Inside Sun, however, not everyone shared Schwartz’s optimism. Graham Hamilton, a Sun Fellow for the Java team, departed the company over the momentous announcement, according to one insider. Outside Sun, IBM protested that it wanted Java placed under the jurisdiction of the Apache Software Foundation.
Schwartz’s decision regarding Java will be remembered as a high point of 2006, and further proof that commercial vendors must find a way to ride, not fight the open source wave.
-- Paul Krill
“I am having personal difficulty looking veterans in the eye.”
-- VA CISO Pedro Cadenas
With mega blow-ups like the hack of CardSystems, many labeled 2005 the “Year of the Data Breach.” But that year seemed to extend, seamlessly, into 2006, as well.
No incident epitomized the bumbling of sensitive data than the U.S. Department of Veterans Affairs’ loss of a laptop containing personal data of more than 26 million vets. The device in question was stolen from the home of a VA analyst, and was later recovered.
Stories like the VA’s were sadly common this year. Chevron, GE, AT&T, Starbucks, and Wells Fargo all reported losing customer or employee data. One of the common themes in many cases was that data was being carried around, unencrypted, on portable PCs stolen from or lost by employees of third-party companies.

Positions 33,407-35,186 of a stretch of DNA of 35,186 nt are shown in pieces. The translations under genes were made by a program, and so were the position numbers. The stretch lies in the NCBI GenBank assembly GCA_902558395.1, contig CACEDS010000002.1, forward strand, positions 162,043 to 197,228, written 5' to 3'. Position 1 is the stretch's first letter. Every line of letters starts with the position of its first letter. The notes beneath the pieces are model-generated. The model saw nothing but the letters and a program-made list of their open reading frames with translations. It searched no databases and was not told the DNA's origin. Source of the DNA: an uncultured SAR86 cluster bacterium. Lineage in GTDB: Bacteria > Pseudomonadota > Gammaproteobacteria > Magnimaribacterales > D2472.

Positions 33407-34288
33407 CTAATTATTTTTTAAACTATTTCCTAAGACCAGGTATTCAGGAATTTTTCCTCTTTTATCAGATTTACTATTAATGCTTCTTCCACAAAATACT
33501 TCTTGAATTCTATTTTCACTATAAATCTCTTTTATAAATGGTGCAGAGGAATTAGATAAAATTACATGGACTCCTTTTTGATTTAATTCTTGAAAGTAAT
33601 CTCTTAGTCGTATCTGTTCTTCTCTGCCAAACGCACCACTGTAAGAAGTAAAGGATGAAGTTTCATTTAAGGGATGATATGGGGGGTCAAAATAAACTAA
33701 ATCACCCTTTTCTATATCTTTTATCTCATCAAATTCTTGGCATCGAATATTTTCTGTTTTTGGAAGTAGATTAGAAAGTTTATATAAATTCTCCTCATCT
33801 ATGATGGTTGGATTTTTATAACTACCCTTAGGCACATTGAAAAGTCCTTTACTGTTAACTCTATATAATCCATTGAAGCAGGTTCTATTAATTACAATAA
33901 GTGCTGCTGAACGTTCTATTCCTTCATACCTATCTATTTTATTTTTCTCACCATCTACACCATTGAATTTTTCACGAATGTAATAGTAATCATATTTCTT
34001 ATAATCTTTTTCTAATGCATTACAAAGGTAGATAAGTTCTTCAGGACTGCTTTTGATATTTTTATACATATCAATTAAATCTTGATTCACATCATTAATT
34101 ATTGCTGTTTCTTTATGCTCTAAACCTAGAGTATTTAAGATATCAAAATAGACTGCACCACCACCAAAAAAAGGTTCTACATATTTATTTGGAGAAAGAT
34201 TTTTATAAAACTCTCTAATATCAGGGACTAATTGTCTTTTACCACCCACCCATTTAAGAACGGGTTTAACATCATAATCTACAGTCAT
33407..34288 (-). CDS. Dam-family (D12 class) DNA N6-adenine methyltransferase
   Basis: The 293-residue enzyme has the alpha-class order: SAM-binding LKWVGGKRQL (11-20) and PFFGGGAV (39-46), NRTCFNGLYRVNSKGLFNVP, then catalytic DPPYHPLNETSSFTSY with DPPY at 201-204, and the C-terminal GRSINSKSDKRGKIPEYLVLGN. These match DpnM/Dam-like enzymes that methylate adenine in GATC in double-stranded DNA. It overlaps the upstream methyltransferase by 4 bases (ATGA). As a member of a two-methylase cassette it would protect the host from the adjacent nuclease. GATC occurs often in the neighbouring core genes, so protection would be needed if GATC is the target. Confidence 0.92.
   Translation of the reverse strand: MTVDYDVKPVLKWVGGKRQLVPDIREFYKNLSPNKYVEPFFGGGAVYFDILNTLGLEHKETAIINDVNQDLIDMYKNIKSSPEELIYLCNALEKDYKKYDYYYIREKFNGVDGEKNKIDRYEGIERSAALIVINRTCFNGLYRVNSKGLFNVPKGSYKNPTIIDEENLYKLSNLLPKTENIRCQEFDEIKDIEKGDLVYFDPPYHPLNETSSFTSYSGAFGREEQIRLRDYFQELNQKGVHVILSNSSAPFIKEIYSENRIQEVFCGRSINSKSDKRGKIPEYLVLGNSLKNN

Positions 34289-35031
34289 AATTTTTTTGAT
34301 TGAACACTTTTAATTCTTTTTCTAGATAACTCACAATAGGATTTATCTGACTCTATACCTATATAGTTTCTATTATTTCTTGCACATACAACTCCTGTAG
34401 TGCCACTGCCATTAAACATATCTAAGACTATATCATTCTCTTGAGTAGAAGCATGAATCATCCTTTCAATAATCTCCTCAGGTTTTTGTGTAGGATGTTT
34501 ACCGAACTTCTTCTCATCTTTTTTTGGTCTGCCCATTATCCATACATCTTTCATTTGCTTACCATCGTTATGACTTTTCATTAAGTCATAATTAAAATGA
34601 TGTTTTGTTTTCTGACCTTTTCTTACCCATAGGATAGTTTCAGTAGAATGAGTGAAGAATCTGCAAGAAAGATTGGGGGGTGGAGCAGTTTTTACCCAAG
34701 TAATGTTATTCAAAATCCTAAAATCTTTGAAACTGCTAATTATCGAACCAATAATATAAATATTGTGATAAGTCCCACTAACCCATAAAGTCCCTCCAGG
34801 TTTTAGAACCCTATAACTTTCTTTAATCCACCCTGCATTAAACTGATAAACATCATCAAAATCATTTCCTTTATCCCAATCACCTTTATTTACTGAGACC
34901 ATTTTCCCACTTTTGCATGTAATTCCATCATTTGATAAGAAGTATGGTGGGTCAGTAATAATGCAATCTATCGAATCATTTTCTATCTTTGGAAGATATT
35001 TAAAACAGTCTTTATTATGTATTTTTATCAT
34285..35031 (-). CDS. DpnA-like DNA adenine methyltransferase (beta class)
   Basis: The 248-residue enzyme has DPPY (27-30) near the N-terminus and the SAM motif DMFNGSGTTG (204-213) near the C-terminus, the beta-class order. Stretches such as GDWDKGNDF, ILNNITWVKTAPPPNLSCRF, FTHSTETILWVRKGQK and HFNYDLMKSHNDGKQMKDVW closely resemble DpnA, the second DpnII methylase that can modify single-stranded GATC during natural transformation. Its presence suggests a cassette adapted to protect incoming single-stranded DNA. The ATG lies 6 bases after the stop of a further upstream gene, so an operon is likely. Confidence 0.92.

That troubling trend bears out in a study that Vontu and the Ponemon Institute conducted this year, which found that 81 percent of the 500 companies surveyed “reported the loss of one or more laptops containing sensitive information during the past 12 months.”
“I wouldn’t be surprised to see SaaS services (at) $5 per month, per user.”
-- Josh Greenbaum, EAConsult
2006 didn’t quite make it as “The Year of SaaS,” but it came darn close. Spurred by the success of firms such as Salesforce.com, Microsoft, Oracle, and SAS created SaaS CRM products with integration to their on-premises software as a differentiator. Even more important: SaaS providers, led by Salesforce, laid down a solid foundation on which to build new services in 2007 and beyond.
Take, for example, AppExchange, an online market of sorts that Salesforce launched in October. AppExchange allows third-party providers to post their wares, and gives users the ability to pick and choose from applications and features that enhance the Salesforce.com software.
AppExchange implies a recognition by Salesforce and, we can now assume, other SaaS providers that if enterprise-level companies are to adopt SaaS, then SaaS solutions can’t be siloed. Integration of CRM with ERP, business intelligence and product lifecycle management are a must for the enterprise.
-- Ephraim Schwartz
“the best season to visit Italy”
-- search query by Thelma Arnold, aka AOL user No. 4417749
Connect users to the world of information … then betray their trust. It’s not exactly the long-term strategy AOL had in mind, nor one to stay on top in today’s Web 2.0-influenced Internet. Yet AOL’s infamous search data leak in August, which resulted in the ousting of CTO Maureen Govern, was just one headline head-scratcher involving the online giant this year.